PAGE TWO THE DAILY COURIER. CONNEULSVTLLE. PA :TUESDAY,--JANTJARY 25; 1938. By LYNNE B. KINCELL Leo N.Skemp, Jr., of ScottdaleWeds'l 1 ' " : - · - . · Wdkinsburg Girl "at ChurchCeremony Saturday'morning-at 11:45 o'clock at 'the First Presbyterian Church' of Scottdalc; :Miss Virginia · Tipton, daughter o£ 'Mrs; J. W, Tipton of "Wilkjnsburff, became the bride ol Leo N. Skcmp, Jr., son' of Mr. and. Mrs. Leo N,.:Stomp of Loucks-nvenuc, Scoltdalc, at an attractive: wedding. Bev. J. W. 'Witherspoon, pastor,.pcrr formed:the..ring, ccremon? in.;the presence of. immediate, members :of the two families and a few friends. - M i s s Evelyn. Panel, church organist, played the..nuptial .music.... Selections . included.. "The. Love Song," Ncvin; "O Promise Me," De Kovcn; ".The Sweetest. Story .Ever. .Told," Stults; "At Dawning," Cadman; "Because," -D'Hardelot;,-"! ,.Love. .You Truly," iBond, .and. Mendelssohn's wedding march.'. ' « . ' "Given in marriage by her. brother, . T ohn Tipton, the bride wore "a' delphinium blue gown'with black ac- cessoriesrand 'a corsigc 6t"orchids. MrsT Lawrence" Fye ' of:"· Canton, 'Ohio, her "sister's matron'' of honor and only attendant, was attired' in 'a. black' gown with' block accessories. Her corsage was of gardenias. ,'." Dick' Skemp served as hisbrother's bcsi'man." 1 Ushers were Robert Fite and Russell Hockcnbury. s .Immediately after the ceremony n reeeptipn_was held at the Skomp home. Forty-two guests were present. _ '- ·'· "· The bride-was* graduated from the 'Wilkinsburg~High School, "while the bridegroom- - is - a : -graduate- 'of ' the Scottdalc High School and Pchn Slate .College.. · · Mr. -and"-Mrs'. Vs3cemp"lcft for: a southern-trip.'"On-thcir return they ·will reside-in-Wilk'insburg.': · · Out-of-town 'guests at the.wcddinc were from ..'Philadelphia; Morgantown, W.- Va., -Franklin, Pittsburgh, .Wilktasburg'and Unlohtowh.. MISS ELIZABETH SABATULA OF LEISENEING IARKIED :; Wearing a- white satin 'gown with an upstanding lace collar and a slight train, Miss Elizabeth Sabutala, daughter .-:o£:-Mr..: and Mrs. Mike Sabatula of. Lcisenrlng, become the bride oJ Stephen" Sokol, son of Mr. and Mrs. Lewis Sokol of Waltersburg, Wednesday morning at St. John's-Evangelist Church; West Side. She. carried, a. bridal bouquet. Hev. S. .Morayek, ^church pastor, ^officiated. ~ Jlfss. Kathryn Sabatula,- sister of ^he bride, was maid of honor. She .wore a white satin gown with ^headband of white rosettes. Miss Sophia Gadck of Youngstown, appearing in green taffeta, Miss Mary ;Abrovac of Oliver, in blue satin,- Miss ;iMargaret Krofchecfc of Allison, -In ;Wue taffeta, Miss Anna Kline of West jdeisenrlng, in white and Miss'Anna ^FeUko of West Leisenring, in peach taffeta, were bridesmaids. They wore tmaching rosettes In their hair.' Edrward Stroke of West Leisenring was Tbest man. Ushers were George Sa- -batula, brother of the bride, -Peter ?Zitner of Elm Grove, Tony Zitney of -TJhiontown, John Ziota of Star Junction and John · Jaslowski of West 3-eisenring. John Murdock of Phil- ;jips also witnessed the ceremony. .''.. ·~ -An informoal reception at the home ."of the bride followed the ceremony. .The table was decorated with a ·· wedding cake topped with a tiny .bride and bridegroom. Music was . provided by the Tajc Brothers Or. _chestra of Leisenring. ·r Mr. and Mrs.-Sokol left for a ["wedding trip to Elyria, Ohio. They .jwlll reside with'the bride's parents. i'MARGARET SEMTLE BEADS ;.; ; EVER..CHEERF.DI, .CLASS r :The Ever Cheerful ClassL.'ol the yFirst United Presbyterian : 'Church ;rnet Thursday, evening at. the home jjfMiss Elaine Collins, 105 Kaas avenue. The meeting was opened by toe president, Miss Margaret.'Sepiple; -- ;New officers were electedras, foli flows: President, Miss'"Margaret :SempIe; vice-president, Miss Elaine .Collins; secretary, Miss Grace Martz; '.treasurer. Miss'Eleanor Shaw. -Dur- 'ing the metting "Capsule SistcrsV .were revealed "and new ones drawn. Slans were made. lor a Valentine, ·parry to be heWFebrtiary 14 at the ·iome of Miss Eleanor Shank, 218 .Cedar avenue. Plans were also dis- "cussed for a chilli supper in March '·lor the members of the class. ~- After the business meeting a dainty ·lunch was nerved by the hostess, 'assisted by Mrs. H. D. May and Miss Eleanor Shaw. GIRL SCOUTS TO COMPLETE - TENDERFOQT.TESTS TONIGHT '* Troop 4, Girl .Scouts, of .the. First Trcsbytcrian Church will meet this evening at 7 o'clock. Tenderfoot tests will be completed and knot review, Uve points of health, in case of .fire, the national anthem and the flag and thrift, live requirements of the second class test will be passed. Signaling with flags will'be studied. ~- , Marriage Announced. -·Announcement is made of the marriagff of Miss Dorothy Marie McCusker, daughter of Mr._and- Mrs- Oliver McCusker ot Oliphant; -"arid: Charles Leslie Wilson, son of Mr. and Mrs. Leo Wilson of Smithfield, Friday, January 14, at Oakland, Md. The ceremony was performed by Rev. Winfleld S. Patterson, pastor of tfie Methodist Episcopal Churchr Thc bridegroom Is employed by the State Highway Department. Junior "Auxiliary Of Vanderbih Marks. ..., 10.th;;; Anniversary 'The Junior Auxiliary'to" the Saturday Afternoon Club of "Vando'rbill celebrated its tenth 'anniversary Monday night at the.hqmq of Misses Nellie.and .Grace, Snydcr of. Liberty^ A, delicious covered-dish supper, served .at 7 o'clock...was a feature of the interesting occasion...Chnctcr members, of the club .were seated nt the' main table, which was centered with n large blue and gold birthday cake embellished - with ten gold candles. Music and a pleasant social- time supplemented the rcpnst, - · Members present were: Mrs. Stella .Collins, Mrs, . Morlc. Schroek, Miss .'Loin. Ncwmycr, Mrs. Jessie Brady. Miss Virginia Edwards, .Mrs. Ellanoir Herron, Mrs. Helen Mulac and Mrs. Helen Lynn of, VanderbiH, Mrs. Grace Bryan of Ingrnm, Mrs. Gladys Betz, Misses Jcannetlc and Ruth Love, and Miss Clara Bcdillion of Connellsville. Mrs. Grace Luckcy of Dawson, Miss. Virginia - Scifcrt, Mrs. Modi.TM Valentine, Miss Alverda Sovcrns -of-- -Dickorson Run, Mrs. Haicl -Rittenhpuse of Smock, Mrs. Edith Brown of Uniontpwn and Misses Kcllic and Grace ; Snydcr. Mrs. Ethel Furnier of Smock was a guest. · . . .. , The auxiliary, one of the .most outstanding young people's organization of- the.Tri-County Community, ,JB affiliated with the Faycttc County Federation of Women's Clubs. It meet-! monthly, at. the.. homes, of members^ Miss . Grace- Snyder.. is sponsor. C. D. OF A. ENTERTAINS ... -FORMEMBERS AND FRIENDS .. Court Annunciata, .Catholic .Daughters ot.America, held a delightful and well attended:..social, .meeting Monday night at -the "Knights: of Columbus rooms, Dunn-Evans.build- ing,' for members and friends. Cards and bingo were the diversions of the evening and devotees of the games spent a pleasant .evening. Prizes were- awarded-as- follows:---Bridge, ·Miss Emma Hnrrigdnf-five.hundred, Mrs. J. M. Ritchcy; bingo. Miss Catherine McCleary; draw, Mrs. A. A. Clarke. Mrs. Leopold Schuler, Mrs. W. E. Niland, Mrs. Paul Wandel, Miss Mac. King_and;M«,-Calista CoyJe; :door,':M!ss · Viola.-.^Paisleyj special award, a roaster, Mrs. Mary Scott. SUCCESSFUL PARTY GIVEN BY FIREMEN'S AUXILIARY The Ladies' Auxiliary to the South 'Connellsville Volunteer Fire Company gave a largely attended card arid bingo party Monday night at the firemen's rooms. Winners of prizes were: Five hundred--high, Mrs. Kenneth Meyers; second, S. A, JBeeghley; third, .Mrs. Ralph Davidson; bingo--high;:Mra. John .Collins; sec6nd,"Prcston Hamilton; third; Mrs. J. Speshak;' special bingo--high. Mrs. William O'Brien; second, Mrs. W. C. Smith; door--Mrs. S. B. Miller. Lunch was served. -Betty".Jane Hock Honored. ' Mrs. Hayes-Heck "gave- a parly Friday evening"at her home-in'honor of the birthday anniversary of her daughter, Betty Jane. Games and dancing were the diversions of the evening. At a late-hour-the .hostess "served a dainty lui.'di. TThoTionorce receivc'd many ottractivVgiftsT" Out- of-town guests were from Connellsville, Poplar Grove and Scottdale. _CT With JUrs." Vcra- Coniwiyr: ".- "A.mccting'.bf the.;Past Chiefs' Association of "Athens'Tcriiple No.' 80 will be held tonight at the home of Mrs. Vera Conaway, 1324 Aetna street. Dames ot Malta to Meet. meeting ot Saint Omar Sistor- hood'of"the Dames of Malta is scheduled for Friday night at Odd Fellows - " ' - ' ~ · · ' " Will Meet Thursday. · Magic Sisters Council, Daughters of America, will meet Thursday evening at 7:30 o'clock at Odd Fellows Temple, South"Pittsb'uK street. R. W. B. Club to Meet. . The monthly meeting of-thc.R.-W. B.'CluVwill be held Wednesday evening at the home of Mrs. Sara Crlslip of Davidson avenue. -. ; District McetjnK Tonight. ··'"" -Thc-_quarterly-districtrmceting:-of the-Daughters of -America, · District No.-1,'-will be held this evening at Waggoner's Hall at Brownsville. Jb A. Foreman Beauty Shopper?I E; Permanents $1.00--1 [~ : Sliampoo and Hnlr Set," both for 35c II Phone 2038.31 ,r.DauEhtcr.Born to Swallops. 1..'. A daughter was born Monday evening at 6:15 o'clock to Mr. and Mrs. Harold Swallop .aUthcirThomo - in North Sixth. street,"-^Vcst'Side.- -The baby, the first in the family, weighed eight and a halt pounds. Mrs.,.Swallop" 'is "the former Mass Pearl MetzRar, daughter" of Mr. and Mrs. "Henry Metzgar of West Foyette street. :-·-_ -"DANCE. .--.T" .Sqiturday;:Febr26th " by Jphn-Kurta and His Orchestra · VJours 8 to 12 Lung Removed--She'll Recover Madeline MiiHInTof Phundelphin, Is shown In n honpHnl In thnt city after operation for Uio removal'of an'entire lung in which three abscesses had .developed. She Is well'on.tho way to recovery, but IB kept In nn oxygen tent, wblch was'remored for a-moment to permit.the-photographer to. : . - . . , . _ . Uko h e r picture, . . (Central Prttt). Interesting; Program-on "Medicine" !s "~ Presented at Meeting of Outlook Club (v- The Outlook-Club held its first meeting of'the-new year-.-Monday afternoon at. the home o f . Miss Ida Wolfe in East Green street. ."Medicine-" was the topic and "provided "interesting, .material, for a health-pro-, gram. Well prepared and timely papers were rend by Mrs. C. Roy Hetzcl,'"Mrs;.A. A.' Clnrke'iand Mrs: G. P.-Nairn. -Ari-opcn'forum followed. '" « : Miss Wolfe,.assisted by her sister, Mrs. J. L. Kurtz; served a dainty lunch: · ' ··· The next meeting will ..he. .held Monday afternoon, February 7, at th'e home'of Mrs". Hctzcl in. West Cedar'avenue. Grass Doesn't Grow In Streets Because Idle Tramp It Down Continued from Page One. lined 1038 issue and one which will be effective in 1840 unless there is a business upturn of some proportions which : relieves" government of tre- ·mcndous expense In caring for the unemployed. Hinois starts the- primary · election show on April' 12. To be chosen for judgment in November are nominees for 435 scats in the House and 33 in the Senate. Thirty-three governors also will be elected. General election day is November 8 in nil states except Maine where the polling will take place on September 12. In Philadelphia Hamilton started the campaign for those rich political prizes with a six-point challenge to the New DcaJ, as follows: 1. Sixty per cent of Federal revenue this- year will be obtained from levies on consumption compared with 40 per cent In the last Hoover year. Other Federal revenue is obtained from income taxation. - 2. .Despite New Deal regulation of .securities markets the flow of capital into industry Is unsatisfactory and the country has just experienced the "quickest and sharpest stock market crash In the history of modem times." 3. Labor troubles have Increased despite the Wagner labor relations act which Hamilton said did not protect industry, labor or the public. 4. Government employes have : increased by 50 per cent under the New Deal and the proportion under Civil Service has-Increased from 83 tc-03 per cent. · . ' - " 5. Social security levies are "an income .tax directly upon the wages of the working man." Hamilton said the tax.had raised $400,000,000 which Aid :bceit-Vdivortcd" by the Admln-r Istration to pay current expenses and would have to be repaid by further taxation. 6. The Administration's Government reorganization bill would "destroy the Civil Service," prevent proper accounting-of funds appropriated by Congress and put Independent, agencies, such, as the Interstate Commerce Commission, under White House domination. For Beautiful Tables-use KENSINGTON METAL "Authentically designed, "they never "go out of style." And the loveliness of Kensington metal lasts too, for it is a recently discovered "alloy of Aluminum with a lustrous finish. Pieces 'range in price from 3:1.00 to $12.50. fj. M. KURTZ Successor to A. B. Kurtz, Jeweler 131 West Crawford Avenue President Holds to Streamlined Business Policy By FRANK.McNAUGHTON -- United-Press'Staff Correspondents WASHINGTON, Jan. 25.--Despite demands by business and labor groups for a compromise on the Administration's .drive against monopoly, it was learned today that Prcsir dent Roosevelt still is determined to 'streamline" the anti-trust laws. The New Deal's No. 1 trust, buster. Assistant Attorney. General Robert H.' Jackson, was expected to 'clarify further the Administration's position when he speaks Wednesday night at Boston before the Harvard Club, and Saturday night at Syracuse; N. Y., before the New York publishers meeting. Jackson and Benjamin Cohen, both members of Mr. .Roosevelt's inner council of strategy, confirrcd with the President lor more than an hour yesterday afternoon. As they left the While House, Jackson admitted that anti-trust legislation had been discussed and asserted that, In his opinion, the laws needed revision. Emphasis on the.Administration's strong policy against holding companies also came from another front when Secretary of the Treasury Henry Mor^enthau, Jr., disclosed at his press conference that, a subcommittee of ah interdepartmental committee on banking would meet Inter this week to discuss bank holding company legislation. Local People. Will Hear High Legion Officials Tonight Many prominent local citizens -will accompany members of Milton L. Bishop Post, American Legion, -to Lafayette Junior High School at Un- lontown tonight when National i-.r.d State commanders of the Legion will spcnk. Mayor Ira D, Younkln, members of council, members of the school board and others have given assurance of their presence. The Post extends to all who wish to attend an invitaiion to do so and any of those without transportation will be taken care of providing they, call at the - Legion Home at North Plttsburg street before 7 o'clock. . The program begins at 8 o'clock. After the talks, entertainment: will be provided at the Legion hom^ there. BARCLAY ON BRIDGE VmETTEN FOB CENTRA1, PEES8 :-,- By-She par d B a r c l a y --The Antbority on Aathort«e»- ' . . . KEEPING IT DABIV REFRAINING from showing nornc suit daring £ha bidding can bring unusual results if It causes the opponents to lead that suit. It may result in building a vital entry to the dummy or In helping the declarer in a variety of other way*. : ' : .'.' ' 4 0 6 4 '.' · : ' - , . ' » K. 8 8 * 2 ' ' ' + A Q 5 3 (Dealer: North. North-South vulnerable.) ", ' With 40 on score In their accond game of tb« rubber, South started the bidding with 1-Club and when North bid I-Heort, South Jumped to 2-No Trump, which all passed. West had very little hope of defeating that contract, but In con- ilderlng what might be his most desirable lead, hit .upon the npo.de J, figuring that, as South did not .bid that Biilt, be did not hold four ot them, and East might have gome length ln-.lt.. When thl« came to South. h6. 'took the trick with the .A- . . . , · The ieart J waa now led. West . severed this wlth,.the Q and North the K, which East allowed to hold, figuring aa the dummy wan entry- Ida he would allow South to cash two · hearts before going In -with the A. A club was led and the Q lost to Weal's K. When West now led the spade 10, he created an entry In the dummy for the declarer with the spade 9. Be slipped again when the next heart was led by playing the B Instead ot the 10, and the trick'Jwaa won with.the 8 In dummy. A ,thlrd round ot hearts dropped the heart A ana 10, so that with the spade entry, declarer was now In a position to cash the remaining hearts. Instead of being set on the hand, declarer cashed four hearts, four spades and his two aces. Tomorrow's Problem 4 Q 7 V Q J 1 0 8 C 4 2 + K 3 2 * J 10 6 4 V A 3 -»A J10 4 + A J 7 4 K 6 3 2 . · . ¥ 8 5 + 7 B . . . 4 . K . Q 1 0 6 . 2 . '/(Dealer: North. East-West.vul- nerable.) - - - - -,What Is the correct bidding 03; thlsdealT'i '·· ·: : :. · President's Birthday Ball at VanderbiH Will. Be Held on Friday Night The President Roosevelt birthday ball to be held at~ the Vanderbilt Moose Hall has 'been set for Friday night instead of Saturday, General; Chairman Harry Addis announced today. VanderbiH, Dawson,' liiberly and Franklin township have united for the birthday ball. v While Saturday is the date for the nation-wide observance, the affair at Vanderbilt was advanced to Friday so as not to. conflict with the ball to be held at the Pleasant Valluy Country Club by Connellsville. . Mrs, Kiersfed, Ready To "Talk," Back From Allegheny Workhouse Special to Tile Courier. UNIONTOWN, Jan. 25.--Complying with an order signed January 14 by Judge Harry A. Cottom, Fayette county authorities today wcrc.trans- fcrring Mrs. Frances S. Keirstcd from the Allegheny county workhouse to the. Fayette county jnll. She is serving a term imposed by Judge Thomas H. Hudson, following her conviction, for tax embezzlement. Attorneys have Indicated she is willing to talk. The hearing is s«t for Monday morning. MEYERSDALE : ' MINISTERIUM HAS ELECTION MEYERSDALE, Jan. 25.--Officers have been elected by the Mcyersdale Ministerium as follows: Rev. Dr. Blanchard Allen Black, president, and Rev. Howard K. Hil- ncr, secretary-treasurer. . Ronco Miner Injured. John Kolick, 53, of Leiscnring No. 3, was admitted to Uniontown Hospital at 1:40 o'clock this morning suffering from a fractured right leg. He was injured when struck by a crow- bnr while at work in the Ronco mine. Hospital Patient. Janet Ethel Arnette of VanderbiH was admitted to Connellsville State Hospital for treatment. Polite Protect Girl , Ticket Seller After She Gels Phone Threat . · By United Pr«s. PITTSBURGH, Jan. 2lr--Police today .guarded the girl cashier of a downtown theatre who reported re-, cciving a (telephone threat a ,'few hours aftca she had been held:-up and robbed] In the ticket booth of the theatre last night. The girl,.Harriet Jackson, 24, was. at · work in the movie (ticket booth when a lone bandit, nervous and well-dressed, took $8b -from her at pistol point. Although" police believed the threat might be tho work of a practical joker, a patrolman was assigned to accompany the girl to and from work. . Maccabees Install 'Officers Tonight The regular meeting of Yough Tent of the Maccabees will be.held this evening at 7:30 o'clock in I. O. O. F. Temple, South Piltsburg street. Installation of the newly elected officers will be a special feature. A group from Unlontown will be present. Great. Commander W.' E. Blaney of Pittsburgh and other visitors are expected. Record Keeper Jacob L. Kooser will give a detailed report of the activities and finances for the year 1937. ' Aged Woman Dead. GREENSBURG, Janj 25.--Mrs. Mary M. Smith, 87, one of the oldest. residents of Hempfleld township, died Sunday morning at her home at her home at Arona. She was the , widow of Henry M. Smith who died in 1920. She leaves four sons, 2 grandchildren, 34 great-grandchildren and' three great-great-grandchildren. The funeral, -service was held Tuesday aftcrnon. . ·'··· EAGLES HALL Wednesday Nite, January 26th FAMILY MIGHT and 1'rlcnds THICK. 23c Dancingr Floor Show madam! V -® ALSO COOKS AT HIGHSPEED! It u uxully * laipnw to ti« woman who.um an *l«ctric . routn' loi tl» tint tun* to find till Ihu ipltcdld cooking dmc* don Ib work at high ip*«d And yet--it do*«! The «I*ctnc 7C«ji«r--which u really «n *l*c- tnc oren all.by itxll--boob at tho oam» high itp«*d OB the ovvn ol an vltctnc rang* Th« naion is simple--lh« ttlcctnc roast*i a well ihsulot*d against h«at «»eap* II you want to save hmo and make time whon cooking, have an eloctnc roajter la your kitchen It cooks complete meals, bakes.- stews,--in lact it does everything that an electnc range oven will do Inrtttlgat* Elntrii: Boattfr* \ Todar--Thn Coil Ltttl* and | Operate al Virr taw Out J BOY. IS THE LADY OF THE HOUSE PROUD OF ME! I'VE SEEN SHOWING HER SOME REAL COOKING SPEED WITH THIS ELECTRIC RANGE AND SHE'S 8EEH TELLING HER FRIENDS ALL ABOUT ITf Says CHEAP TO OPERATE AT Wort Perm's low rates, tho operating cost ol an electric range averages only about $2.00 a month REDDY KILOWATT "Your Willing / Servant" An ELECTRIC RANGE Cooks as Fast as Foods Will Cook! THE modem electric range is purposely built to give you highest-speed cooking service. The oven,, for instance, is the only type oi oven that, is insulated on all six sides--instead of only five. This "sealed-in" feature assures quick heating, fast cooking. On the platform, too, the heat is applied to the utensils in such a way that the greater part of it goes into the cooking--almost none of it escapes. In the thousands of homes on West Penn lines ,where cooking is done electrically, the housewives will tell you that their electric ranges are bme-savers. Experience has proved to .hem that an electric range cooks foods as fast as they can be cooked i 7Vi» 1938 Modali, now {in Hiiplajr, an lurpntingly Ijw priced SM f/i*m at once/' r . ' I.:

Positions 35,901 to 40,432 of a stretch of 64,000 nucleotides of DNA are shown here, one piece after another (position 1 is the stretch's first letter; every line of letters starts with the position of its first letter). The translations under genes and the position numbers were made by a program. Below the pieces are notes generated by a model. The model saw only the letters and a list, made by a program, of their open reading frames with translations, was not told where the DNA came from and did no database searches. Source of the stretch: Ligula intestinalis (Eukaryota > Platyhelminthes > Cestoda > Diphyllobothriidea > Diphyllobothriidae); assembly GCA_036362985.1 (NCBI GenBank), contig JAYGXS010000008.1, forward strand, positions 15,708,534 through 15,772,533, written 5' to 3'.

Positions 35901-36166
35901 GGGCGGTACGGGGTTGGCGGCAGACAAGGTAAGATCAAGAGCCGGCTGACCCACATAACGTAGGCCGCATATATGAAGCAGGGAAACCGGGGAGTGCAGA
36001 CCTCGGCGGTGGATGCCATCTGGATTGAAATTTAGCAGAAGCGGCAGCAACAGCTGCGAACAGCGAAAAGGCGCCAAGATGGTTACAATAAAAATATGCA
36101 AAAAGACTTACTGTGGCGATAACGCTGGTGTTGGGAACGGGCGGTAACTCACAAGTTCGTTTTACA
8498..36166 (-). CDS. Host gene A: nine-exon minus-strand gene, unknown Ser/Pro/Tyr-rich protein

Get full access with a Free Trial

Start Free Trial

What members have found on this page